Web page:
You can hardly expect TheHackerCIO to restrain himself from plugging Hackathons. So I'm going to take the advent of a new year as an opportunity to re-shout the truth:
If you work around technology (or want to),
You need to go to a Hackathon this year!
Do it! Plan for it Now!
Maybe a couple. Or more.
I've been increasingly impressed with what I've learned from Hackathons.
The biggest and most unsettling thing I've learned from Hackathons in 2013 is that there are a whole new slew of agile techniques and frameworks out there that allow an order of magnitude faster development speed for production of an MVP. In comparing the 2013 competition to the prior years event, development velocity was stunning.
In one particularly telling example, a contender failed to attract a developer after his initial presentation on Friday evening at 6pm. On Saturday afternoon, at a time when I would have told him he might as well join up with another team or go home, he pivoted to a completely new idea, attracted a co-developer, and they not only completed their demo-quality MVP.
They won second place.
Now that would have been utterly unthinkable the year before. In 2012, I remember the CloudHero team valiantly struggled, hoping to add one last feature prior to the final presentation. As they worked, I stood outside the door, ready to signal them the moment they were on. Inside, a dedicated team member stood poised to hit the enter key, thus issuing the VCS command that would wipe out any work and leave them at the last stable demo. This had been a 48-hour effort.
In 2013, many teams had a near-demo quality version of their MVP up the first night before they went home! Now it's increasingly more common to see 1 day hack-nights. The whole pace of code development is now able to be performed more rapidly. This kind of environment is really important for Startups to know, and consequently for CTOs to be aware of. But you can't really know this if you don't have your finger on the pulse of the development world. Just taking my own example, as good as I am, I would have wrongly advised that 2nd place contestant!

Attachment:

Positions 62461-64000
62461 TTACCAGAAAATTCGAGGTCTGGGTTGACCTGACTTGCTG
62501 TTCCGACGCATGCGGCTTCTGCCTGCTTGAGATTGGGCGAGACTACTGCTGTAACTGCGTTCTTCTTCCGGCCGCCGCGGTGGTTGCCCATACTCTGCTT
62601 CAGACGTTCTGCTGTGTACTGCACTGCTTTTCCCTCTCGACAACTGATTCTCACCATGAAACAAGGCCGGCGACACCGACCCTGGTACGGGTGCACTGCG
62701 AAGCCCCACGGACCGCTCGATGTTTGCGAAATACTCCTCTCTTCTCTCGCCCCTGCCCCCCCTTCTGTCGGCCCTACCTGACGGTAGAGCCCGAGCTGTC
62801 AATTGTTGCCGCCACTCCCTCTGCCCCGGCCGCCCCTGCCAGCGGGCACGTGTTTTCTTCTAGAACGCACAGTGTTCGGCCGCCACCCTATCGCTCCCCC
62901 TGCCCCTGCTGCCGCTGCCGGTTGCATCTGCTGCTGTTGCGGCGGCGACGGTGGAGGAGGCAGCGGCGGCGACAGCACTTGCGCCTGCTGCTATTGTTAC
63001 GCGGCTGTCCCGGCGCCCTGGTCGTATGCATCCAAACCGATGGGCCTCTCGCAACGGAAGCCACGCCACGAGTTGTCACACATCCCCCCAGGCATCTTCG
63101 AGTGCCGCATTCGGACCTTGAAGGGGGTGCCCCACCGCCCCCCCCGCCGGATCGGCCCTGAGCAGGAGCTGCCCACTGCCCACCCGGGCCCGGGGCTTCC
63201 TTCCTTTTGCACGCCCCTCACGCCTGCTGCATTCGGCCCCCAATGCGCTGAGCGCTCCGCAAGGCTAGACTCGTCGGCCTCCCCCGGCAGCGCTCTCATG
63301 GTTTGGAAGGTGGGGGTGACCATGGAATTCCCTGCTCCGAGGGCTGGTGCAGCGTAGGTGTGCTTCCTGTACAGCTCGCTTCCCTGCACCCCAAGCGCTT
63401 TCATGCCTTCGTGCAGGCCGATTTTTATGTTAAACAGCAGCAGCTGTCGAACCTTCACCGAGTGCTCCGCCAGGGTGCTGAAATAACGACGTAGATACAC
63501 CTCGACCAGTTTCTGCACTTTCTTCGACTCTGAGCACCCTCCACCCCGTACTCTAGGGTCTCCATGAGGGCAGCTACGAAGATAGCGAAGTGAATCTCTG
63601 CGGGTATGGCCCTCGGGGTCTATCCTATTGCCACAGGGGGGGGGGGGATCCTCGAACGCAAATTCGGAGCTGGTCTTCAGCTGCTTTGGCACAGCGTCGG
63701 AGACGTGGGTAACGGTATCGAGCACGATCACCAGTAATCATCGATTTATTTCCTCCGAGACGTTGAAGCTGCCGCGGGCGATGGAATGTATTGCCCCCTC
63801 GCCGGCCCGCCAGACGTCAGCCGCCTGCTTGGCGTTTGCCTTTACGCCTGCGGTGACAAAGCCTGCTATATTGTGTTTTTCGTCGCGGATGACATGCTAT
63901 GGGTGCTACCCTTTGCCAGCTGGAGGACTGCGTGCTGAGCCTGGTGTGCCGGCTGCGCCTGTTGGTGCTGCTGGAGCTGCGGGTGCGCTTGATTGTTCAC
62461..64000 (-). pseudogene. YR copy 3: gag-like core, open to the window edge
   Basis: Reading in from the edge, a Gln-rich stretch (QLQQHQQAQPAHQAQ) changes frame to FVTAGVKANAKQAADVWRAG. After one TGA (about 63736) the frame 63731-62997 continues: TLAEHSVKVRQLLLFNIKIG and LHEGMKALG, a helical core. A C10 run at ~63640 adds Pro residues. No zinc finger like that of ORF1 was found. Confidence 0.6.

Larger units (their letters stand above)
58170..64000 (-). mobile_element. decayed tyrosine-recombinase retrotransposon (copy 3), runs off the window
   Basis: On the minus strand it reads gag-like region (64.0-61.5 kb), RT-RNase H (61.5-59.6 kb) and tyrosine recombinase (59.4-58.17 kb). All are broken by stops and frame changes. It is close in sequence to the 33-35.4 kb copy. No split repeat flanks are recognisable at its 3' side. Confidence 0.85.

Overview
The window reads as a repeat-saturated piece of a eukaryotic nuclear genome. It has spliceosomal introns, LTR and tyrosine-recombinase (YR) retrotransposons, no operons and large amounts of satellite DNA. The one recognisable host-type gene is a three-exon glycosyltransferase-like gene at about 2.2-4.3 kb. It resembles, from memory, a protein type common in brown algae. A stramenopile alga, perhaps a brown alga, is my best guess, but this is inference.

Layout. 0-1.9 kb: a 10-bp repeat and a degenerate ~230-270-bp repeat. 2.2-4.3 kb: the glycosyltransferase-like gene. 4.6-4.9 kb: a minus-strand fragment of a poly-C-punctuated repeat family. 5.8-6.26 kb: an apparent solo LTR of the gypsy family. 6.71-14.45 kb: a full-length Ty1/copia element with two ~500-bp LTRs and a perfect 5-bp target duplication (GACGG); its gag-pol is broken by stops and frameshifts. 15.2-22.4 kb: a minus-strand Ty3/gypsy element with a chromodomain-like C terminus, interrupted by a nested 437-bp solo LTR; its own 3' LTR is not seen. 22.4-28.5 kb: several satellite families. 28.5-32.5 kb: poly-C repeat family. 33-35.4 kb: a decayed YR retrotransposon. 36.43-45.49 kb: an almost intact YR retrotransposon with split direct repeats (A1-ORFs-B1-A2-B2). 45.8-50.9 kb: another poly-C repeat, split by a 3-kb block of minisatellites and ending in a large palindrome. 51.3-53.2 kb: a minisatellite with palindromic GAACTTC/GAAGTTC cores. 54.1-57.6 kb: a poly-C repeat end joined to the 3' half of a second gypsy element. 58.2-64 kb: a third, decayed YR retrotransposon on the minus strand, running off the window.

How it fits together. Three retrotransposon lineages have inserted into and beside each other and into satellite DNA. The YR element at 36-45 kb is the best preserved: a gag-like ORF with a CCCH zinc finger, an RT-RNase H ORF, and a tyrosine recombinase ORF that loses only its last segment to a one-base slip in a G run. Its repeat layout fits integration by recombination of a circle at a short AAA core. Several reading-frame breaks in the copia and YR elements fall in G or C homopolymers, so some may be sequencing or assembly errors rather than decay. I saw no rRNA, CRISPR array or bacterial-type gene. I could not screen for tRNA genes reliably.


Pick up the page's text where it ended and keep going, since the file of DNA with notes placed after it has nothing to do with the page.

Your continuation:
TheHackerCIO uses this as a technique for keeping current with rapid and agile trends. It makes him better at technology recommendations to early stage Startups. It helps him to know what new technologies, frameworks, and packages should be put onto the list for play during the year and eventually, hopefully, to master.
It helps focus the mind of the technologist on every aspect of the startup experience. And it's not just for developers. I could write volumes about this, and no doubt I will post quite a bit more about it this year!
But for now, resolve to do a Hackathon this year. I beg you. For your own sake. So you don't become irrelevant. Maybe I'll start The Great Hackathon Challenge, to encourage everyone to do a Hackathon.
Hackathons weigh heavily on TheHackerCIO's mind right now, because he is about to go to the AT&T Developer's Summit Hackathon. It's this weekend, in Las Vegas. You should at least spend some time reading about it. All the winners from the AT&T Hackathons are invited to the big event at the beginning of the year, to compete for the final prize. I'll be a judge at this Hackathon, but I'm hoping to give mini-presentations and advice to the contenders, to help them maximize their chances and do the best they can! I'm an inveterate Sensei! And, I can't even apologize about that. I love to teach and help. I love to see success and improvement. I'm selfish that way. But judging should be a new, fresh perspective. I'll provide more details after I get up there in Vegas, since once more, I have to hit the road ...